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### Standardizing a Normal Distribution

In order to find areas under a normal distribution having mean μ and standard deviation σ, the normal distribution must be standardized. A normal random variable X having mean μ and standard deviation σ is converted or transformed to a standard normal random variable by the formula given in (6.6).

**EXAMPLE 6.7** Figure 6-15 shows the distribution of adult male weights for a particular age group. The weights, X, are normally distributed with mean 170 pounds and standard deviation equal to 15 pounds. The standardized value for the weight For this age group, an individual who weighs 215 pounds is 3 standard deviations above average. The standardized value for 170 pounds is zero, and the standardized value for 125 pounds is –3.

### Applications Of The Normal Distribution

The fact that many real-world phenomena are normally distributed leads to numerous applications of the normal distribution. Applications of the normal distribution usually involve finding areas under a normal curve. *To find the area between two values of x for a normal distribution, first convert both values of x to their respective z values. Then find the area under the standard normal curve between those two z values. The area between the two z values gives the area between the corresponding x values.*

**EXAMPLE 6.8** In a study involving stress-induced blood pressure, volunteers played a computer game called the color-word interference task. The game was set so that everyone made errors about 17% of the time. The average increase in systolic blood pressure was 10 points of systolic pressure, and the standard deviation was 3 points. The percent experiencing an increase of 16 points or more is found by evaluating P(X > 16) and multiplying by 100. The probability is shown as the shaded area in Fig. 6-16. The z value corresponding to x = 16 is The area shown in Fig. 6-16 is the same as the area shown in Fig. 6-17.

The equality of the areas in Figures 6-16 and 6-17 is expressible in terms of probability as follows:

P(X > 16) = P(Z > 2)

Using the standard normal distribution table, we find that P(Z > 2) = .5 – .4772 = .0228. The percent experiencing an increase of 16 systolic points or more is 2.28%.

EXCEL may be used to find the area in Fig. 6-16. The built-in function =NORMDIST(16,10,3,1) entered into any Excel cell gives the area to the left of 16 in Fig. 6-16. Therefore, to find the area to the right of 16, use the fomula, =1-NORMDIST(16,10,3,1). The result is 0.02275. The first parameter in NORMDIST is the x value, the second is the mean of the normal distribution, the third is the standard deviation, and the fourth is 0 or 1. A 0 in the fourth position asks for the height up to the normal curve at x and a 1 asks for the area to the left of x. The result is P(X > 16) = 1 – P(X < 16) = 1 – 0.97725 or 0.02275. EXCEL also has the standard normal distribution function built in to the software. The standard normal distribution function is =NORMSDIST(z), and the area to the left of 16 in Fig. 6-16 is the same as the area to the left of 2 in Fig. 6-17. The result as shown in Fig. 6-17 is =1-NORMSDIST(2) or 0.02275. Note that the function NORMSDIST has only one parameter and only is used to find cumulative areas under the standard normal curve.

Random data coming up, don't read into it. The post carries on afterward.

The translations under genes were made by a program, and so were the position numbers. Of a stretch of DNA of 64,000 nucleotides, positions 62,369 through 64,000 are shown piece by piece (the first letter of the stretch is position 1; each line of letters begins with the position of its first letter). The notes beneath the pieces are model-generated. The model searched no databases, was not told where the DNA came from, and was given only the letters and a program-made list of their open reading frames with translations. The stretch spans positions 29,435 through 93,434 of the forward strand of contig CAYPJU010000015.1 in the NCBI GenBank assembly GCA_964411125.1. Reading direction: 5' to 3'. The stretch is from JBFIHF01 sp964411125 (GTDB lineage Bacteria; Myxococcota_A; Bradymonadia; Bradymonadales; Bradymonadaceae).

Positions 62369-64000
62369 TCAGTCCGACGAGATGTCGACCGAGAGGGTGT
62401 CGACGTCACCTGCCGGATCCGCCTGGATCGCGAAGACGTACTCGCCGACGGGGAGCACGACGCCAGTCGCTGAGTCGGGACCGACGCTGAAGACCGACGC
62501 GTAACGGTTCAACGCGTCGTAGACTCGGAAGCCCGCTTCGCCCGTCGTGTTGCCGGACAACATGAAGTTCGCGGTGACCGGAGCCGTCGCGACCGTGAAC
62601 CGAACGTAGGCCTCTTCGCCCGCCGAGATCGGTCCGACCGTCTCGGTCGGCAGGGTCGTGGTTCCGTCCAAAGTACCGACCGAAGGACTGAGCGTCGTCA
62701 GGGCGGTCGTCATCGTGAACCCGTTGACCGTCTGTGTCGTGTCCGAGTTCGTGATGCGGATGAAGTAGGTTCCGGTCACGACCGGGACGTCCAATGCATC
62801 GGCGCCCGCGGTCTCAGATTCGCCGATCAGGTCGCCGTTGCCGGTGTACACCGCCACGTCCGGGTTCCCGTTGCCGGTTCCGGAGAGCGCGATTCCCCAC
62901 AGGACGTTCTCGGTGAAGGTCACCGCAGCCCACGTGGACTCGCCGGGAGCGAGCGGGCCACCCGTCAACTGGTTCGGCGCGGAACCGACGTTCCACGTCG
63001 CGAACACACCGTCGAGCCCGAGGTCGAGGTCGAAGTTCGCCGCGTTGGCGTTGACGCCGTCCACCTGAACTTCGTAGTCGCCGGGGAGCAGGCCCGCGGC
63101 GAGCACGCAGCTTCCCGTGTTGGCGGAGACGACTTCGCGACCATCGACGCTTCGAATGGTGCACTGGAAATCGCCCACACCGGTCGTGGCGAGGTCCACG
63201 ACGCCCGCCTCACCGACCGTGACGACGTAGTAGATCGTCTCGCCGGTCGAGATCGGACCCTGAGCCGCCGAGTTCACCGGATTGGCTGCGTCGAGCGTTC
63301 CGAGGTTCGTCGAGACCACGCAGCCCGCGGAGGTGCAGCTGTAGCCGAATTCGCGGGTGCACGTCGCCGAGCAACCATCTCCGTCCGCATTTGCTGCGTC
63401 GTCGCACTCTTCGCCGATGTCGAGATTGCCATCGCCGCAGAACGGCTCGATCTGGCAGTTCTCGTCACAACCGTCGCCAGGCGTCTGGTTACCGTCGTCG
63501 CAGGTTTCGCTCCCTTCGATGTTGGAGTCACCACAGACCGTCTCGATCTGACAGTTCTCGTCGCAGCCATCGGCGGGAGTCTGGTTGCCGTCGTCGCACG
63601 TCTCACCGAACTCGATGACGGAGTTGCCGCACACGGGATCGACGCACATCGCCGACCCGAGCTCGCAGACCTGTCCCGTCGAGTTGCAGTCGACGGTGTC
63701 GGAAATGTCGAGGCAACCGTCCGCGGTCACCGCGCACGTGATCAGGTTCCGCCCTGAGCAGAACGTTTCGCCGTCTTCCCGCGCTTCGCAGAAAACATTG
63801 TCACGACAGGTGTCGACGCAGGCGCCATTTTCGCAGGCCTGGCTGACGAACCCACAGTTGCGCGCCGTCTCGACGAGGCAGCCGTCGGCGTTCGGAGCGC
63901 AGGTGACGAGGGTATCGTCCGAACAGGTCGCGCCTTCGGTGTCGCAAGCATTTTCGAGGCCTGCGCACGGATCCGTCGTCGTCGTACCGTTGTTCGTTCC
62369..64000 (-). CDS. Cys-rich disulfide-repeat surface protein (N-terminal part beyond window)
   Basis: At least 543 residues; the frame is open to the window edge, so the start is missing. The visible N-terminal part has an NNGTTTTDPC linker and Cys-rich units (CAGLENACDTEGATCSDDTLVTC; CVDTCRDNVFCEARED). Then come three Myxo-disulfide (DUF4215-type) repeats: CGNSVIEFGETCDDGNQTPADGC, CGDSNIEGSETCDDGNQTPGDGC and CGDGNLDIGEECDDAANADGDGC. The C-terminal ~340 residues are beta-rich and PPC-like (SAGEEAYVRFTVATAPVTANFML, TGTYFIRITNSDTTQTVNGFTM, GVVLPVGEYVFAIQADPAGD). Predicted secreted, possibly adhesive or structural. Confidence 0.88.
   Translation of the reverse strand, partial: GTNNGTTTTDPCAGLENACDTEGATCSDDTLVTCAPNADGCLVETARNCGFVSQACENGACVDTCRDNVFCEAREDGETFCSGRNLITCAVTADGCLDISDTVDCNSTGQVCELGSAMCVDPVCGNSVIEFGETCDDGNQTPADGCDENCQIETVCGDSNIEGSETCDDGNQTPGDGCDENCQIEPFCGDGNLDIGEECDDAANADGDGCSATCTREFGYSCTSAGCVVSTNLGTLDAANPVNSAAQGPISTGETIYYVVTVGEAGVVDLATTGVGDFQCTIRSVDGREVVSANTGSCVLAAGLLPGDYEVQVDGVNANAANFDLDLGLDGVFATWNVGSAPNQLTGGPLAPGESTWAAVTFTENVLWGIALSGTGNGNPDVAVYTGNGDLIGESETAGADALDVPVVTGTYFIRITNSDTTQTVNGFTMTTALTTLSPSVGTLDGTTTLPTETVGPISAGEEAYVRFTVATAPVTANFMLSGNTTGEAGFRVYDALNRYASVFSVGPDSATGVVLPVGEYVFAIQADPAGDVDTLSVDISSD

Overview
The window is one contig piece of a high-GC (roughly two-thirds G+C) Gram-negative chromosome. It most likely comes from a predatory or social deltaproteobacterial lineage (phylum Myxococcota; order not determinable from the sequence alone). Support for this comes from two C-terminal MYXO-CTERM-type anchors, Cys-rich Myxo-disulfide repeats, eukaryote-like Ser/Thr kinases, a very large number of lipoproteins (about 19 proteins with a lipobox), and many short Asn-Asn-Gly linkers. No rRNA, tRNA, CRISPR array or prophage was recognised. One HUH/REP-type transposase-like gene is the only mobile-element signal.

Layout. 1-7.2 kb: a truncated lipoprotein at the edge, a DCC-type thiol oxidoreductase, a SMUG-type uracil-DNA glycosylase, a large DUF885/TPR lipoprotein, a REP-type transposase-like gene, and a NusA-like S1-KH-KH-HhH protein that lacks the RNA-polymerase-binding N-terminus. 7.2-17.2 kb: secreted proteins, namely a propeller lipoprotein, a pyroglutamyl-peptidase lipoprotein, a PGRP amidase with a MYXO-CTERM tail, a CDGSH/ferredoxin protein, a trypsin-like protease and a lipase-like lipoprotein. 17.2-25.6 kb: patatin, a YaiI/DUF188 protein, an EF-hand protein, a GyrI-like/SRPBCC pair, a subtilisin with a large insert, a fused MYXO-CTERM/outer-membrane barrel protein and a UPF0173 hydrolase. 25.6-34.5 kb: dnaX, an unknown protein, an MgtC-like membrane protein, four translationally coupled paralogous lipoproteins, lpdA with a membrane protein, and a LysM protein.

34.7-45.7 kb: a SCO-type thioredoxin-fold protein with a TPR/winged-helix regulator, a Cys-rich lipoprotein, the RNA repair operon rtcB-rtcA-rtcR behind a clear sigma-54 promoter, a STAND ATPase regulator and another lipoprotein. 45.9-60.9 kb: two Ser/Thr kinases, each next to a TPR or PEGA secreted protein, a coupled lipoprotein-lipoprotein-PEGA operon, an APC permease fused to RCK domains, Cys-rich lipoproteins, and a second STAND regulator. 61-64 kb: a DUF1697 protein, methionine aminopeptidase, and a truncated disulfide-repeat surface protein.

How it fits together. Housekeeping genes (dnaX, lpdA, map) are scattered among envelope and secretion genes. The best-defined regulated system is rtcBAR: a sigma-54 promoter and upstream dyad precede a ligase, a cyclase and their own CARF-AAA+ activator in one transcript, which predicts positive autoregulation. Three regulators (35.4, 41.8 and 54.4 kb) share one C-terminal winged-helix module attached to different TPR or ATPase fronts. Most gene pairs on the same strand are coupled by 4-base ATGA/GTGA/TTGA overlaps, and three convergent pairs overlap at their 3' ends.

**EXAMPLE 6.9** The time between release from prison and conviction for another crime for individuals under 40 is normally distributed with a mean equal to 30 months and a standard deviation equal to 6 months. The percentage of these individuals convicted for another crime within two years of their release from prison is represented as P(X < 24) times 100. The probability is shown as the shaded area in Fig. 6-18. The event X < 24 is equivalent to The probability P(Z < –1) is shown as the shaded area in Fig. 6-19.

The shaded area shown in Fig. 6-19 is P(Z < –1), and by symmetry P(Z < –1) = P(Z > 1). The probability P(Z > 1) is found using the standard normal distribution table as .5 – .3413 = .1587. That is, P(X < 24) = P(Z < –1) = .1587 or 15.87% commit a crime within two years of their release.

**EXAMPLE 6.10** A study determined that the difference between the price quoted to women and men for used cars is normally distributed with mean $400 and standard deviation $50. To clarify, let X be the amount quoted to a woman minus the amount quoted to a man for a given used car. Then, the population distribution for X is normal with μ = $400 and σ = $50. The percent of the time that quotes for used cars are $275 to $500 more for women than men is given by P(275 < X < 500) times 100. The probability P(275 < X < 500) is shown as the shaded area in Fig. 6-20. The Z value corresponding to X = 275 is and the Z value corresponding to The probability P(–2.5 < Z < 2.0) is shown in Fig. 6-21.

The probability P(–2.5 < Z < 2.0) is found using the standard normal distribution table. The probability is expressed as P(–2.5 < Z < 2.0) = P(–2.5 < Z < 0) + P(0 < Z < 2.0). By symmetry, P(–2.5 < Z < 0) = P(0 < Z < 2.5) = .4938 and P(0 < Z < 2.0) = .4772. Therefore, P(–2.5 < Z < 2.0) = .4938 + .4772 = .971. P(275 < X < 500) = P(–2.5 < Z < 2.0) = .971, or 97.1% of the time the quotes for used cars will be between $275 and $500 more for women than for men.

Practice problems for these concepts can be found at:

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